Author: Elsa Tsioumani
Posted on: IISD | 28th of November 2017
22 November 2017: A UN Environment report warns that illegal logging and wildlife crime threaten biodiversity and livelihoods in Europe’s Danube-Carpathian region, despite the numerous policies, conventions and organizations that protect the area. The report titled, ‘Combating Wildlife and Forest Crime in the Danube-Carpathian Region,’ builds on the outcome of a legal analysis by UN Environment, in cooperation with the Secretariat of the Carpathian Convention, WWF-Danube Carpathian Programme, the Institute of Biology Bucharest, the Romanian Academy, and the International Commission for the Protection of the Danube River. The analysis focuses on the policy and legal framework in place in the Danube-Carpathian region countries, aiming to address illegal logging, illegal fishing of sturgeon and caviar trade, poaching of large carnivores, and the illegal killing of wild birds.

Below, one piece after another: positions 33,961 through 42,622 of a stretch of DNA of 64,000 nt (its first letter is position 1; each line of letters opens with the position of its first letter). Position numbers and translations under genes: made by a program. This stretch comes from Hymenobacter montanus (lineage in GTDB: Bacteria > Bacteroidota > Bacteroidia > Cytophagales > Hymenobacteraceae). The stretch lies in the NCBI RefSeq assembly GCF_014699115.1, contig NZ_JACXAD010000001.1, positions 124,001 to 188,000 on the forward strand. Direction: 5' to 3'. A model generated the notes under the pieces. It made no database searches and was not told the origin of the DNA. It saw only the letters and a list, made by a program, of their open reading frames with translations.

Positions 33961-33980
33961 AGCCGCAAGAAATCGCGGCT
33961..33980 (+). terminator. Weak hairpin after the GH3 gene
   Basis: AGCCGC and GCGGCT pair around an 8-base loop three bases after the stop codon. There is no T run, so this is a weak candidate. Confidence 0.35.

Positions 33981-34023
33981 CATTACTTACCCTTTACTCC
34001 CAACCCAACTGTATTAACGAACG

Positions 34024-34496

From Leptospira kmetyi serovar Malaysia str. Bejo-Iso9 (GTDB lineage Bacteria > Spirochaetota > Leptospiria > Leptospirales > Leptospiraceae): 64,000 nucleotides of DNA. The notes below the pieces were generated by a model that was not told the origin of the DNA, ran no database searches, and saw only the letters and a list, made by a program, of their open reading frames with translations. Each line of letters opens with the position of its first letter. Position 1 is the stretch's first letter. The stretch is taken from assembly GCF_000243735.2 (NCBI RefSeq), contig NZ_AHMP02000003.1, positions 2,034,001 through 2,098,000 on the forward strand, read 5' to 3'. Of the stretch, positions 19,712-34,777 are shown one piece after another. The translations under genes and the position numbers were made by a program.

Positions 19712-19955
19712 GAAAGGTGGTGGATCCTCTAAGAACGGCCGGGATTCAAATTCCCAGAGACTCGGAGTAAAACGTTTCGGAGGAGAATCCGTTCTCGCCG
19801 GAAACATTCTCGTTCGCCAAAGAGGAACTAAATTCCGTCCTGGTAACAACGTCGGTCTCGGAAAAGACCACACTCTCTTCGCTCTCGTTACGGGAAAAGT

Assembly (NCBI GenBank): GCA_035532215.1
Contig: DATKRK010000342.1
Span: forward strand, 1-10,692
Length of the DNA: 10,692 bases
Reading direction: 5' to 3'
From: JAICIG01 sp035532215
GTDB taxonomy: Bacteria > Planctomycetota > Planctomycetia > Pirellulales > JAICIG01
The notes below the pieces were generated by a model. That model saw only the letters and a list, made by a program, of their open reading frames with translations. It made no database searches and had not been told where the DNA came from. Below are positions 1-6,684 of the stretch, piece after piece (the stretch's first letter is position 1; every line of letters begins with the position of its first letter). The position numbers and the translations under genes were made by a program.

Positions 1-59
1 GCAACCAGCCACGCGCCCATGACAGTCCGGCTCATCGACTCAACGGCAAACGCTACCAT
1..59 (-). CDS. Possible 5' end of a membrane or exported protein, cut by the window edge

The study reveals that illegal logging and wildlife crime remain a major threat, with illegal logging and the misuse of permits not adequately addressed in many countries in the mountainous area, which is furthermore known to contain several illegal trafficking routes. The report identifies inadequate implementation and enforcement of national legislation as a main obstacle to combating illegal logging and wildlife crime. In addition, it finds that there are not sufficient current studies available on wildlife crime and its economic impacts, highlighting the importance of increased monitoring and reporting on the state and trends of wildlife and forests.
The analysis concludes that compliance and enforcement of relevant legislation need to be complemented by more inter-agency collaboration, and capacity across institutions, authorities, and local communities. In addition, the report indicates that the 2016 Action Plan against Wildlife Trafficking needs an implementation push at EU and national levels.
Local in Central and Eastern Europe, the Danube-Carpathian region stretches over 15 countries. It hosts some of Europe’s last remaining virgin forests, a considerable part of which are protected as UN Educational Scientific and Cultural Organization (UNESCO)-World Heritage. The Carpathian forests are home to Europe’s largest remaining populations of brown bears, wolves and lynx, while the Danube river basin sustains Europe’s last remaining viable populations of sturgeons.